Wednesday, December 10, 2008

Waiting for the Postman ...

Well, not quite, but we are in a holding pattern right now and cannot launch the new website program for Wool2Dye4 because we cannot get to the shipping module on the USPS site. They must have some kind of big and bad server issues going on, and it looks like there could be quite a delay. Who would think that I would get a letter from the folks at USPS? They actually wrote all account holders a letter this morning, telling us that there are server problems (well, we knew that!), and suggesting we take advantage of one month free accounts at or

If you've read my blog before, you know that is definitely not one of my favorite service providers. I almost went to war with them over unnecessary charges and their refusal to issue a refund for something like $40. So, I won't be trying their service, I can assure you. Maybe we'll launch without a postal service component in the beginning, and just go with FedEx. I don't know, I don't know what to do.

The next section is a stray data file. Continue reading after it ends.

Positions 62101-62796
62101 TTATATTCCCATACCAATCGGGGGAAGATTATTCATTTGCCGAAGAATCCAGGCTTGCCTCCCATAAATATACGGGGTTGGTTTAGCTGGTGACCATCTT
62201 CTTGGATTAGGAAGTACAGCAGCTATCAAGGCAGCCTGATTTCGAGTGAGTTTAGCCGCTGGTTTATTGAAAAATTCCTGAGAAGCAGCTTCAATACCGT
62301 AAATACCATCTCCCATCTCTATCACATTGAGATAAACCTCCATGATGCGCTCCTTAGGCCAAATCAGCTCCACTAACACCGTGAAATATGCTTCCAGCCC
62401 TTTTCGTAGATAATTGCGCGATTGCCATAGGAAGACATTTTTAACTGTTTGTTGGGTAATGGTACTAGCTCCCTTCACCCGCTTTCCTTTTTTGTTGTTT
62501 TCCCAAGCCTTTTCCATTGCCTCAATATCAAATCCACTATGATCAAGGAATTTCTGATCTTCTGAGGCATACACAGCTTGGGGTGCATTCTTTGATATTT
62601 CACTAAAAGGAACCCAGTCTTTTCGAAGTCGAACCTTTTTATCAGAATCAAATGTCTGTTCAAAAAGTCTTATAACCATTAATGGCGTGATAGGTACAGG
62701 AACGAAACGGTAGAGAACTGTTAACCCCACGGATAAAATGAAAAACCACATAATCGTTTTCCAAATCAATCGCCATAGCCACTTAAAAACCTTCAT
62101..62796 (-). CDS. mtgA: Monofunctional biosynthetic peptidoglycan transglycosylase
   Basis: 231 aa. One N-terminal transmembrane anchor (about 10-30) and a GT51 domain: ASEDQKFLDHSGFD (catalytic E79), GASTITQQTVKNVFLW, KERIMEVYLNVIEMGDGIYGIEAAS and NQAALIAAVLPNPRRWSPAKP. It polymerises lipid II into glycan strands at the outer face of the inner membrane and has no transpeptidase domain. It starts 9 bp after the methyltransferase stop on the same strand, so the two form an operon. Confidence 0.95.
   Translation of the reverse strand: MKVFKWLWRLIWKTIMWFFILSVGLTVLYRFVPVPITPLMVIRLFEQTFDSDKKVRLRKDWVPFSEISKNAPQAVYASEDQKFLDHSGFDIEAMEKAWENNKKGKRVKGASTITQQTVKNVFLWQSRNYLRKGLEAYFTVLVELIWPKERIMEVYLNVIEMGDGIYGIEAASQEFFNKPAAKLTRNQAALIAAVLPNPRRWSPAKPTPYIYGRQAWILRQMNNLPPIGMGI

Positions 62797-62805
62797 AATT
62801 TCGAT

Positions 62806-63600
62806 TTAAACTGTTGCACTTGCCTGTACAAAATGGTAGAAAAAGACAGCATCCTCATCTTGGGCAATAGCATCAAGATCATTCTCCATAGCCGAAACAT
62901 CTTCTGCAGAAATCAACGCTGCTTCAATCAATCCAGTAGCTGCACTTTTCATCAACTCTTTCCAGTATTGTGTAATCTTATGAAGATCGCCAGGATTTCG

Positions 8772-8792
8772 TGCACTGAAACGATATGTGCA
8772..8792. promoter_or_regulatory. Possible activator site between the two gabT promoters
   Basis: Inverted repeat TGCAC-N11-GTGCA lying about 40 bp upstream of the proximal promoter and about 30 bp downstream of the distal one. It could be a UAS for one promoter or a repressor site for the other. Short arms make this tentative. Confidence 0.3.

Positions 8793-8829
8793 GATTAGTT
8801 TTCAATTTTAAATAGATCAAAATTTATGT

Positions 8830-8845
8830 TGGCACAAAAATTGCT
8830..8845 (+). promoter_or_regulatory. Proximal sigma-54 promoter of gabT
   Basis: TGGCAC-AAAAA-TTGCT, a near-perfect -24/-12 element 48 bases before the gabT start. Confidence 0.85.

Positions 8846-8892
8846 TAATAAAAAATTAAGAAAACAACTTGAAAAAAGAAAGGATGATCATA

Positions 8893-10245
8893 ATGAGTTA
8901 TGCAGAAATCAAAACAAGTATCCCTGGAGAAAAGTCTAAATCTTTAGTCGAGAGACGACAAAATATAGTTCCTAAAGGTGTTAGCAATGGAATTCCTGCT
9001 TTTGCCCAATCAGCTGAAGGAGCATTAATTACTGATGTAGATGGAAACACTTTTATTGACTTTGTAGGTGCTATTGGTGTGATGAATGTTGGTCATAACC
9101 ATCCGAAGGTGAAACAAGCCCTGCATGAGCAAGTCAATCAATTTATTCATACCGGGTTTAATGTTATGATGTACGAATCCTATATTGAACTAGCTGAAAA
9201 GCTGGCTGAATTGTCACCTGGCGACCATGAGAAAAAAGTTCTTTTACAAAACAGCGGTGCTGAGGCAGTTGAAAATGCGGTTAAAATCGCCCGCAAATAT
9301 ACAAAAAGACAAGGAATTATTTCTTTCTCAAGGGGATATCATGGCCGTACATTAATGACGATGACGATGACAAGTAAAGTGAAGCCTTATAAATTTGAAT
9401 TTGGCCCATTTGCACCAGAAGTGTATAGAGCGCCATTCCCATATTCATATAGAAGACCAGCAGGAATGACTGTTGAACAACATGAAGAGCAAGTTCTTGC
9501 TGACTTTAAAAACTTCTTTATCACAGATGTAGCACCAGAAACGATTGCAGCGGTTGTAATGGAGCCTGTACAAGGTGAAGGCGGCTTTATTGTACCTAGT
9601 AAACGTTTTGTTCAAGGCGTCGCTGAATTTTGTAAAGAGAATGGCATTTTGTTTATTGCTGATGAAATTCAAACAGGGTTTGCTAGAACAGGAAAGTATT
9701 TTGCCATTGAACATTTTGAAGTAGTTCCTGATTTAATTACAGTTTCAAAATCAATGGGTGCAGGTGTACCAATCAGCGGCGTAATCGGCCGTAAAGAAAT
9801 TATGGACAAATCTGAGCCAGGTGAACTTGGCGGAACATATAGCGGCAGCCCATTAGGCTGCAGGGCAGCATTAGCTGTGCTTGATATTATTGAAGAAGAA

Changing your program from one you are used to, which may not be anywhere near perfect, but is familiar, is tough. The whole process of even choosing a program for your website is huge. I have often told my husband -- in answer to 'what is taking so long with the new program?' -- that if I knew more about what to look for in a program, I could install the thing myself.

That's really the problem, isn't it? Website businesses are not experts in the technical side of what program fits the needs of their individual business. If we knew more, we could shop better for the right program. I have some customers who write to me and show sympathy for my plight, and then toss in phrases like cascading style sheets, Wordpress modules, iFrames, hard code, etc. My eyes begin to glaze over.